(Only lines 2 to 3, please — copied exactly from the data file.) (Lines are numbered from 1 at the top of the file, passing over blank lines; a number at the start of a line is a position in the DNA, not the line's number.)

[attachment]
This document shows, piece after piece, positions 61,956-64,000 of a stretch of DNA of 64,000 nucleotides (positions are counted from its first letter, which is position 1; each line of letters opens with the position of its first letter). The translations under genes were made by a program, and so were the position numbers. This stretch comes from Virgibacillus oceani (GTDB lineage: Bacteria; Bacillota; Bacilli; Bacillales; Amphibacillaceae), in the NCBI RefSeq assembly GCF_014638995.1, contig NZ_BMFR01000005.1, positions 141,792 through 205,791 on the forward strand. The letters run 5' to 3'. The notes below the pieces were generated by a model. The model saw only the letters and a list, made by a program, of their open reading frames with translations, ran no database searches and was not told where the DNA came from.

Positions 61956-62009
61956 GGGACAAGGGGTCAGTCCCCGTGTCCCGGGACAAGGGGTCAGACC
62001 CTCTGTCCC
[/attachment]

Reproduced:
Positions 61956-62009
61956 GGGACAAGGGGTCAGTCCCCGTGTCCCGGGACAAGGGGTCAGACC